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Pairing meat and wine: essential tips for everyone

Properly pairing your wine with meat can make a difference between a good and delicious meal. People love drinking this beverage, and they’ve been adding wine to their meals for centuries. You surely noticed that certain elements, for example, texture and flavor of both food and wine, interact with each other. The final result can be either brilliant or dull. 

Unfortunately, most people have no idea about the basic pairing principles. You can’t just add the same wine to every meal you serve. There are specific rules, and if you follow them, you’re going to enjoy your dinners more than ever. Below, you will find guidance that will help you choose if you’re in doubt. Follow it in order to enjoy the greatest dining experience. So without further ado, let’s learn everything you need to know about meat and wine pairing.

Red meat

As a rule of thumb, the leaner red meat is the lighter red wine you can use. For example, Delmonico steak is an excellent match to high tannin and bold wines like Cabernet Sauvignon. If the meat texture is delicate, go for the lower-tannin wines – Pinot Noir, Carignan, Frappato, or Grenache seem to be the best choices in this case.


Preparations to Thanksgiving Day are never easy. Of course, there’s still plenty of time, so no need to stress. But, you can start thinking about buying fine wine right now. Till now, you likely were pairing good old turkey with Zinfandel. It’s not a mistake, and it’s understandable. It’s an aperitif with the longest history in the US, and its flavor is a good pair to smoked turkey meat. 

But, who knows – maybe experimenting will provide you with better results? Dark meats pair surprisingly well with red Pinots, Merlots, and other types of red wines. But, this is where all the fun begins – you can easily pair poultry with white wines as well. It’s especially true when it comes to chicken and turkey breasts. If you’re ever in doubt, in general, it’s safest to pair white wines with light dishes, while bolder dinners will be the talk of neighborhood if mixed with red wines.


The meat of the domestic pig is the most commonly consumed meat all over the world. There are more recipes than you can imagine, and some of them include adding wine. It’s not a coincidence – people love the taste of pork meat paired with wine, but, once again, you need to know which ones are worth adding, and which you better avoid. In this case, it’s very crucial to consider the way of dish preparation.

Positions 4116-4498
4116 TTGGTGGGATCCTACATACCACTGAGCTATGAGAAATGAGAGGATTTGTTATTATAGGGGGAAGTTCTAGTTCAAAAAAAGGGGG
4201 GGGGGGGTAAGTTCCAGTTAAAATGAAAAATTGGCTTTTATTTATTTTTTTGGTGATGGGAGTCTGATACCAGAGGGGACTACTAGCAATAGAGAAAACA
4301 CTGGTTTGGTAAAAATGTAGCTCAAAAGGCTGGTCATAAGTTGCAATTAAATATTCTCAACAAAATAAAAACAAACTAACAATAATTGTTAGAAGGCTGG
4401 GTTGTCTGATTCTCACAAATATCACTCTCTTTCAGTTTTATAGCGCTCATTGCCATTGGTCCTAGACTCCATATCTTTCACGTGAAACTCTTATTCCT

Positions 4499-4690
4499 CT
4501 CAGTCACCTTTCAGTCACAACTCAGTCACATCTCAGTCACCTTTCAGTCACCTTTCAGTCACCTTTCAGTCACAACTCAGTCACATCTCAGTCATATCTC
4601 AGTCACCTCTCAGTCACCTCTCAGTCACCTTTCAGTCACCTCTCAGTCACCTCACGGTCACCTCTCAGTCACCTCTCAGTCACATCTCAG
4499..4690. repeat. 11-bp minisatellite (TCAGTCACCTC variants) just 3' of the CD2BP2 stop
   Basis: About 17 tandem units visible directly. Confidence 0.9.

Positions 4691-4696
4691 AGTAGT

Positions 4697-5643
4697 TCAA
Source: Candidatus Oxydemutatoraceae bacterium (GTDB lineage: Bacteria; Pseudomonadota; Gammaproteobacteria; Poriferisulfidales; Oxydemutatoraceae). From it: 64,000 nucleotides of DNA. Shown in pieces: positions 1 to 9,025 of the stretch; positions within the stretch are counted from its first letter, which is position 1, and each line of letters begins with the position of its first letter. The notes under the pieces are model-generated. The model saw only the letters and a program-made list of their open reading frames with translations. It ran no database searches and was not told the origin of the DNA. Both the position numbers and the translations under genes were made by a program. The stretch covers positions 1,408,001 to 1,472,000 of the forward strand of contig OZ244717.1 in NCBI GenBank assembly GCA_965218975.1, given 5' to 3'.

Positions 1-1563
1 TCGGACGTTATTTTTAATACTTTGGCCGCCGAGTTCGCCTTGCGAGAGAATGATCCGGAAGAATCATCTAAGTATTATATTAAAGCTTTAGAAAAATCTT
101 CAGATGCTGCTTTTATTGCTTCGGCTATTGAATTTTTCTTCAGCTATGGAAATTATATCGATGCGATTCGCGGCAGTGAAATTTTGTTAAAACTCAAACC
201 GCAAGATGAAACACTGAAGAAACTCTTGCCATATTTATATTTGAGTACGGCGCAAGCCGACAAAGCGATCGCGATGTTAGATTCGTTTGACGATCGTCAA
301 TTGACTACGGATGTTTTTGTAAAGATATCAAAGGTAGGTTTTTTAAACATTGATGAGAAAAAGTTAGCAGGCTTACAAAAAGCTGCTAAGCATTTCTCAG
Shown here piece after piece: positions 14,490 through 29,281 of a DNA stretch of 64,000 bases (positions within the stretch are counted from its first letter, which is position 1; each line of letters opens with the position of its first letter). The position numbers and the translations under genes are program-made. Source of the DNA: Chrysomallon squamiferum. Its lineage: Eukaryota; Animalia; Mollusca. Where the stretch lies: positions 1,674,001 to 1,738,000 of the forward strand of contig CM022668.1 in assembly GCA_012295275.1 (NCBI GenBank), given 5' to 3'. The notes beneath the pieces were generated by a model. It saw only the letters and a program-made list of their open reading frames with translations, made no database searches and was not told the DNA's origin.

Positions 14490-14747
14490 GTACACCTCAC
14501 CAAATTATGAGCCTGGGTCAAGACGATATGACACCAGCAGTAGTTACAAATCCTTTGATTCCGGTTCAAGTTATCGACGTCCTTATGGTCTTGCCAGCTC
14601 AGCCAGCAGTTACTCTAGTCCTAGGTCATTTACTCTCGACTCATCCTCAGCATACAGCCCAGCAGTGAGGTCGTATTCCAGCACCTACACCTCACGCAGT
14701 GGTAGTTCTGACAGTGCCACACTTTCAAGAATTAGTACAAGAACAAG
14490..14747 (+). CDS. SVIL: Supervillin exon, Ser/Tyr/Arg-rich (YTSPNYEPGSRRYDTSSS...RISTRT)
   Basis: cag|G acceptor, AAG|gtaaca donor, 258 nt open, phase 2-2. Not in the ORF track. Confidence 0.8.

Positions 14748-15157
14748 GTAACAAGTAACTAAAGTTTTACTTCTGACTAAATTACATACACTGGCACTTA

Recently, spicy pork dishes are the most popular. If you enjoy them as well, make sure that next time you pair it with sweet or semi-sweet wines. Riesling grapes wines match perfectly – they are acidity high, and their delicate fruit taste will make the dish taste better than ever before. Speaking of fruits – it’s worth pairing pork dishes made with fruits with red aperitifs. In this case, Zinfandel will be the best choice.

Contrasting flavors is also an option worth considering, especially if you’re preparing sweet or sour pork. In this case, Pinot Gris, Zinfandel, Cabernet Franc, and all the other similar wines will fit nicely.

Fish and seafood

Many claims that pairing wine with fish and seafood is the most daunting task. People have no idea how to do that, and they usually stick to the rule that white meat pairs with white appetizers while red meat fits better to red wines. In general, it’s a true statement, but don’t let stereotypes limit you. Sometimes it’s worth breaking the rules. Who knows, maybe it will allow you to discover unexpected solutions that you would never suspect exists? The majority of people believe that the only appetizer that fits fish is white wine. They couldn’t be more wrong! If you don’t believe it, try salmon with Burgundian Pinot Noir. 

Don’t get me wrong – fish like walleye, snapper as well as seafood like oysters and raw clams are a good pair for Chenin Blanc, Pinot Grigio, Sauvignon Blanc, and all the other white wines. However, red appetizers are worth considering, too, especially if you’re planning to have salmon, tuna, mackerel, and all the other types of meaty fish. The only thing that you should avoid is combining red wines with spicy seafood. It’s not recommended because you’ll experience an unpleasant metallic taste.

Avoid cooking around the wine

A lot of people are very confused when it comes to meat and wine pairing. As a result, they are cooking around the wine, which is not necessarily the best idea. Make your life easier, and choose the dish before you pick the wine. It’s only a tool to enhance the flavor of your meal. It’s an essential step because only then you’ll be able to narrow down your wine options and choose one that makes the best pair with a particular dish. 

One last thing worth mentioning – people often go for wines that overpower dishes taste. So, try to avoid this mistake. Wine is supposed to emphasize the outstanding flavor of the dish, not to dim it. Follow the principles that we covered in this article, and the evening spent with your family or friends will be a moment that you won’t forget for the rest of your life!